Survey casts light on the selection and careers of horses used in equine-assisted services

"The commonness of horses between 16 and 20 years of age supports the idea of many horses in equine-assisted services being on a second or third career."
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Unsoundness, behavior, and other health issues are the most common reasons for the retirement of horses involved in equine-assisted services, the findings of fresh research suggest.

Ellen Rankins and her fellow researchers set out to learn more about the selection, longevity and retirement of these horses, many of whom provide years of service helping people facing emotional, social, cognitive or physical challenges.

Equine-assisted services encompass therapy (psychotherapy, physical therapy, occupational therapy, speech therapy, and counselling), equine-assisted learning (in education, professional development, and organizational development) and adapted equestrian activities (therapeutic or adapted riding, adapted equestrian sports, interactive vaulting, adapted driving, and horsemanship).

The study team, writing in the journal Animals, described carrying out a pilot survey that was distributed to centers in Florida affiliated with the Professional Association of Therapeutic Horsemanship, International.

The survey was then modified and distributed to centers across the US affiliated with several recognised bodies that provide equine-assisted services.

The study team found that selection procedures tended to include an initial screening, a pre-purchase or pre-donation exam, an acclimation period, and a trial period.

Horses remained active in programs for anywhere from less than a year to more than 20 years, with the greatest number working 7–10 years or 1–6 years.

Horses were retired for a variety of reasons. In the Florida survey, behavior was the leading cause of retirement, at 44%, followed by unsoundness at 33%. In the national survey, unsoundness was the highest-ranked response followed by behavior.

The researchers said unsoundness and behavior are intricately interconnected, as unsoundness or lameness can be detected via behavior observation.

“Without accurate diagnostic work, it is possible that horses classified as being retired because of behavior issues are being retired because of an underlying unsoundness or health issue that has manifested itself as a change in behavior. Future work should take this issue into consideration,” they said.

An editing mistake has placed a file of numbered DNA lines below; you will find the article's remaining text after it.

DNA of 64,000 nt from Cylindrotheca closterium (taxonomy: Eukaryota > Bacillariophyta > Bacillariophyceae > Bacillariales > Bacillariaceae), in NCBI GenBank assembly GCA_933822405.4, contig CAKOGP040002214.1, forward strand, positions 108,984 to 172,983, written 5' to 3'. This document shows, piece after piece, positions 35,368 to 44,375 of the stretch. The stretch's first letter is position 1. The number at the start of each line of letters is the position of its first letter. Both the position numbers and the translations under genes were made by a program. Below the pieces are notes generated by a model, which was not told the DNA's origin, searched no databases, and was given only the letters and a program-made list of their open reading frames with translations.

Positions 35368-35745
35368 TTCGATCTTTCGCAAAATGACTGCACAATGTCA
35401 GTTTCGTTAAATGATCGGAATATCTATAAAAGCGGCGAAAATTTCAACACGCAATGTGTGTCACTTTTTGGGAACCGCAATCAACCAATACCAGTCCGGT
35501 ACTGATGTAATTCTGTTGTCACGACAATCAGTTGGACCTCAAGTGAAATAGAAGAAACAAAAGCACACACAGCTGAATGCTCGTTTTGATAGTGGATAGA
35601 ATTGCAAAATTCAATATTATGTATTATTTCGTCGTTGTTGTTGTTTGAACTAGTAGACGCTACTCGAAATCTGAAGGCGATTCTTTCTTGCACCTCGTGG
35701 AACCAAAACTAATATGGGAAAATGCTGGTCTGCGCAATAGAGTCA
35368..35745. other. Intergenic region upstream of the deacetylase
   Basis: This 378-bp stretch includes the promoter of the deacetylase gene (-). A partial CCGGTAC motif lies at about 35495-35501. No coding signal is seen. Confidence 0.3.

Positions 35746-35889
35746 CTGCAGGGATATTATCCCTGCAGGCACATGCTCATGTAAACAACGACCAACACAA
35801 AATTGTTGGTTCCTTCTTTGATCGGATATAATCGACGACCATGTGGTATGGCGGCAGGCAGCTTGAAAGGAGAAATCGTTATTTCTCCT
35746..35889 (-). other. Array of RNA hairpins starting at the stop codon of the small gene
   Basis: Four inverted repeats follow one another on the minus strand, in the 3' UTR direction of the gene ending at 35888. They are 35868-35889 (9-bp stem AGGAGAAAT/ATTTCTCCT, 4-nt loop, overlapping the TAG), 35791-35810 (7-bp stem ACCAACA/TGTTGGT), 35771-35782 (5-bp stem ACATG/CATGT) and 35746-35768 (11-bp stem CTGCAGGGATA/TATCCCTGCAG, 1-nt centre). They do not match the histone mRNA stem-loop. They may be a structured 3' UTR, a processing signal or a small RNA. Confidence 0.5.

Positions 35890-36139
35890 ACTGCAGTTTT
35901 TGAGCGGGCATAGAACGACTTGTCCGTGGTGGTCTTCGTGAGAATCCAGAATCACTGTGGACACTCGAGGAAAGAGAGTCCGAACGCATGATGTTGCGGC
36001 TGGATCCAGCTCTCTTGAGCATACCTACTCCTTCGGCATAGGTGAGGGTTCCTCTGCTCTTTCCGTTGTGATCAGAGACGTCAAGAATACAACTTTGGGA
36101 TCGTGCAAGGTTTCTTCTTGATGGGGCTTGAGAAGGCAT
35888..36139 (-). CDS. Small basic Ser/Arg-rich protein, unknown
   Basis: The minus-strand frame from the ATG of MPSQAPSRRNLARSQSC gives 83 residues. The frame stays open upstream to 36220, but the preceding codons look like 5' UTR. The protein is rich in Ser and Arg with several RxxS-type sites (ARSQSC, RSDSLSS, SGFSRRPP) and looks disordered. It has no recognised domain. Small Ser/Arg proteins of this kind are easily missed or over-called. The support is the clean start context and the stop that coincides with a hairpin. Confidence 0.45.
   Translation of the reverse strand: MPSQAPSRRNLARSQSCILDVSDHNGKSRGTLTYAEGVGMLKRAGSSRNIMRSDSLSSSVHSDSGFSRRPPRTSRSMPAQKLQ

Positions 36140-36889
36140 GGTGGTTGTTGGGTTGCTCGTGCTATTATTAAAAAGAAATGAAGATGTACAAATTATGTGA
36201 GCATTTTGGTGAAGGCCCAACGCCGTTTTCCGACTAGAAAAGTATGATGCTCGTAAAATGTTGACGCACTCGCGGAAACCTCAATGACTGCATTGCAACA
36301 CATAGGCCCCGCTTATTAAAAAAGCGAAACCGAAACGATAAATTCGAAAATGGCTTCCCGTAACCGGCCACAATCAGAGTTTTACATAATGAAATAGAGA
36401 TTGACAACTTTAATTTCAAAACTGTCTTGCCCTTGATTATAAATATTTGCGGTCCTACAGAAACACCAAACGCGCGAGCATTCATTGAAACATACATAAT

The study team said behavior, soundness, and health emerged as key factors in both horse selection and retirement. “Future work should focus on investigating these issues at an individual horse level.”

Horses aged 16 to 20 represented the greatest percentage of horses at centers based on the median for each age category in both surveys.

“The commonness of horses between 16 and 20 years of age supports the idea of many horses in equine-assisted services being on a second or third career. Anecdotal evidence has suggested that this is most often the case.

“This older age and associated previous experience may be a desirable characteristic as previous experience was considered when selecting horses.”

The leading source of horses was donations.

“As expected, some common themes emerged from the selection criteria,” the researchers said, “including size, age, temperament or personality, movement, soundness, and experience.”

The identification of common themes in selection criteria provide areas for future research, they said.

“Further research could assess whether these traits correlate with or predict success in equine-assisted services and help identify the most effective methods for evaluating these traits. The small list of ill-defined undesirable characteristics may also warrant further research.”

The authors said a lack of standardization in protocols, practices, and terminology is apparent in the reported data, highlighting the need for increased creation and implementation of best practices in addition to those currently recommended by professional organizations.

“Standardization of terminology and agreement on definitions is needed for future research to be productive. There is also a need for research at an individual horse level, rather than at a program level.”

The study team comprised Rankins, Kenneth McKeever and Karyn Malinowski, with the Rutgers Equine Science Center in New Jersey; and Carissa Wickens, with the Department of Animal Sciences at the University of Florida.

Rankins, E.M.; Wickens, C.L.; McKeever, K.H.; Malinowski, K. A Survey of Horse Selection, Longevity, and Retirement in Equine-Assisted Services in the United States. Animals 2021, 11, 2333.

The study, published under a Creative Commons License, can be read here

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